Read books, watched films, took some ACA canoeing classes, and practiced quite a bit. Paddled with others more skilled than myself.
Then I hit a wall so to speak; my skills progression slowed down.

Signed up for an Intermediate Level II course at NOC. Was told I'd probably be a little over my comfort level. I was, but I wanted a challenge. It built up my confidence & I learned new skills. Took a Swiftwater Rescue Instructor class; my confidence & skills increased. Reached a point I could do some class 3 water with some degree of success.

I still read the books, I still watch the films, I still try to paddle with more skilled paddlers, and I still practice. I've recently hit another wall; I know now I'm never going to be a class IV paddler. On class 3 I'm often succesful, but on occasion I get whipped. Not getting any younger; I'm not going to quit whitewater, but I'm probably going to be content in coming years to start running more class 2+, and less of the class 3 water.

My advice: Read books, watch films, paddle with more advanced paddlers, take a class, and practice, practice, practice new skills as they are learned. Also "very" important; don't do whitewater solo, only paddle with paddlers you trust in an emergency, and don't be embarassed to get out of your boat, and say, "I'm walking this one". Listen to your inner voice "very closely". Has worked for me: I'll be 63 in 10 days.

Good luck,

P.S. "There are old paddlers, and there are arrogant paddlers, but there are very few, old, and arrogant whitewater paddlers".

I learned on my own
With both canoes and kayaks.

If you can swim, and not afraid to take a swim you can teach yourself, but not overnight.

If you cannot swim and or have a fear of tipping don’t even think of doing WW

Over a period of years you learn how to read the river, and all the various other things necessary to keep the canoe or kayak where you want it to go and you especially learn your limitations.

Anyone that is comfortable in a canoe can do class I.

Play in class I rivers and then when you get comfortable try I-II.

You should scout any class II rapids that you have never done before, and even if you have done them check them out since a rapid is not the same from one day to the next.

III is my limit and there are many times after scouting one I won’t even attempt it.

One of my favorite rivers is the Nantahala in western NC and if you are interested you can take lessons from the Nantahala Outdoor center

There is nothing more exhilarating than completing a long class III rapid.

If nothin else, you will be a hero in your own eyes.



Jack Makes Two Excellent Points
Knowing your limits and living within them. This doesn’t mean there isn’t room for learning and improvement!

His other point is learning how to read the water(s). This is a skill that, in my case anyhoo, comes over time and by doing! As you learn you’ll make your share of mistakes, my list is longer than my share of successes! :wink: But you do get better at it everytime out!


Pete and Repete

– Last Updated: Dec-16-05 2:40 PM EST –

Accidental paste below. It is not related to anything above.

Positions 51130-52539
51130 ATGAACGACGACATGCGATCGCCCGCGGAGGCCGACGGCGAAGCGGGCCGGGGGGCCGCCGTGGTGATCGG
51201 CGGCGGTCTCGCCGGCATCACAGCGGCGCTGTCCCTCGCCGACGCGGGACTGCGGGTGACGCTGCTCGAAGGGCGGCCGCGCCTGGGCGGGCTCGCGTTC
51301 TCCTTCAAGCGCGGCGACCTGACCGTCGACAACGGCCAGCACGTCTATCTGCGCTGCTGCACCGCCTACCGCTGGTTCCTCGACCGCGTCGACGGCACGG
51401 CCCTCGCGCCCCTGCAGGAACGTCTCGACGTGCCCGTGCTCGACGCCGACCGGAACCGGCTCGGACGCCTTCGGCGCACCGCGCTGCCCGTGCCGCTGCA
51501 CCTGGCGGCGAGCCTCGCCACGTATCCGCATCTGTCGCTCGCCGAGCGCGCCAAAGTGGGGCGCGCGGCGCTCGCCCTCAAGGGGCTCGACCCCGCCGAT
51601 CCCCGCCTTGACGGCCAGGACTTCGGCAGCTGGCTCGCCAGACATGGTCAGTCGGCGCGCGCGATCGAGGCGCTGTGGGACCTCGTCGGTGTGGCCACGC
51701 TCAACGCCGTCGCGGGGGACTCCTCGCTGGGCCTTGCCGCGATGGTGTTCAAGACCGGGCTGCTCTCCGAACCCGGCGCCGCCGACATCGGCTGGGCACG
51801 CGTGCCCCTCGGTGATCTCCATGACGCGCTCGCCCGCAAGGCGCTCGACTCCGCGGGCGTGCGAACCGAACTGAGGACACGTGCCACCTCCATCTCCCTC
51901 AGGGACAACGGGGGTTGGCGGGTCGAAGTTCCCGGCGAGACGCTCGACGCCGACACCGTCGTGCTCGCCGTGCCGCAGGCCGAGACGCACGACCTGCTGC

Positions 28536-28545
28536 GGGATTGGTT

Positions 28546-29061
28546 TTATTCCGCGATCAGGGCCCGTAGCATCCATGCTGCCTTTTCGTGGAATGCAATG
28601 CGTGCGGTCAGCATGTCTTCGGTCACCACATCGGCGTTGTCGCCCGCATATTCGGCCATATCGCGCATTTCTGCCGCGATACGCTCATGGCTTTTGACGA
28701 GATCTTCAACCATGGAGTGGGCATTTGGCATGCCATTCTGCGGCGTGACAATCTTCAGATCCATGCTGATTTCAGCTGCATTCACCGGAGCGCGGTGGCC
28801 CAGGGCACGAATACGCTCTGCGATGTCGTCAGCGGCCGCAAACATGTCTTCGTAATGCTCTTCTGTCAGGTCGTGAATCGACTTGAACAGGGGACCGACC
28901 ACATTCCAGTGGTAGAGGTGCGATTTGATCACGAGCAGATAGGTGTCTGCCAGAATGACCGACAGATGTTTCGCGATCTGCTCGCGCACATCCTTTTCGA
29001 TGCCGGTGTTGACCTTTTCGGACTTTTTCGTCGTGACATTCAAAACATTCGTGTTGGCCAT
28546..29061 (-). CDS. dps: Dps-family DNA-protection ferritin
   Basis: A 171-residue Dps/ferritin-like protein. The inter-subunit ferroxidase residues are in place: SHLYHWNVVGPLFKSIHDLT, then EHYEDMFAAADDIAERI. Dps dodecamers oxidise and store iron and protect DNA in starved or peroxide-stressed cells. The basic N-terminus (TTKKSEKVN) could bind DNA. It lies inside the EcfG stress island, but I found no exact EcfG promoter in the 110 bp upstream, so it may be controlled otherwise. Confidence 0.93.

Hiya Richard,
Lots of good advice already some of which I'll duplicate.

#1 Get out and do it. Work up incrementaly. Pretty much anybody can paddle class I and most will enjoy easy class II with very limited skills and experience. Stay in or SLIGHTLY over your comfort range and don't be too proud to take off if you get in over your head.

#2 Get some safety pointers on things like strainers, foot entrapment and pins and how to avoid them. Best to get those up close in person from someone who knows but there are good texts by folks like Slim Ray, Charlie Walbridge or Bruce Lessels that will give you a decent idea.

#3 Figure out what you want to do.
There are two different reasons for being in whitewater. Tripping or down river racing, which means you are looking for the safest, driest, fastest route through the rapid and Playboating, which means you are trying to wrangle the most fun out of each feature of each rapid.
Many of the skills overlap but I've seen folks very frustrated when they wanted to learn tripping techniques but got into a playboating group or class or visa versa.

#4 Find some good instruction. Sources are Clubs, Outfitters and Pros. I got most of my early instruction from the Boston Chapter AMC. I learned to roll from at Zoar Outdoor. I've had more advanced instruction from Tom Foster. Outfitters tend to be more expensive than clubs but also more consistant since they don't rely on volunteer teachers.
You also may find classes offered by local or traveling Pro's. Some sponsored by clubs, some by outfitters and others by individuals. Tom Foster teaches here in New England. Bob Foote travels and comes highly recomended as well.
Talk to folks who are doing what you want to do. This is a niche market and word of mouth is the best way to find good instruction.

#5 Paddle with a variety of experienced folks. I can't count the number of times when I didn't believe or couldn't understand how something could be done until I saw someone do it. The subtle aspects of river reading are something that I am always learning something new about. Looking for the elusive dry line. LOL!

Bill Masons "Path of the Paddle Whitewater" films are great resources. For playboating they are a bit dated but IMO stll worthwhile. I got mine on VHS but they might have gone to DVD now.
Paul Masons " The Thrill of the Paddle" Is a great OC instructional book.
"Solo Playboating" By Kent Ford and "Drilltime" with Kent Ford, Bob Foote and Wayne Dickert are both great OC1 whitewater playboating instructional videos.

Have fun,

for the good advice. I look forward to a very interesting year.


I learned…
I’m from Ohio. There is an outdoor club there that offers instruction on everything from OC 1&2 to Sea kayaking. The benefit of joining a club like this is quality instruction, people who love to paddle, and there is always something going on.

Peace Jim

Which club is that?
I’m in Columbus. Are you referring to Columbus Outdoor Pursuits?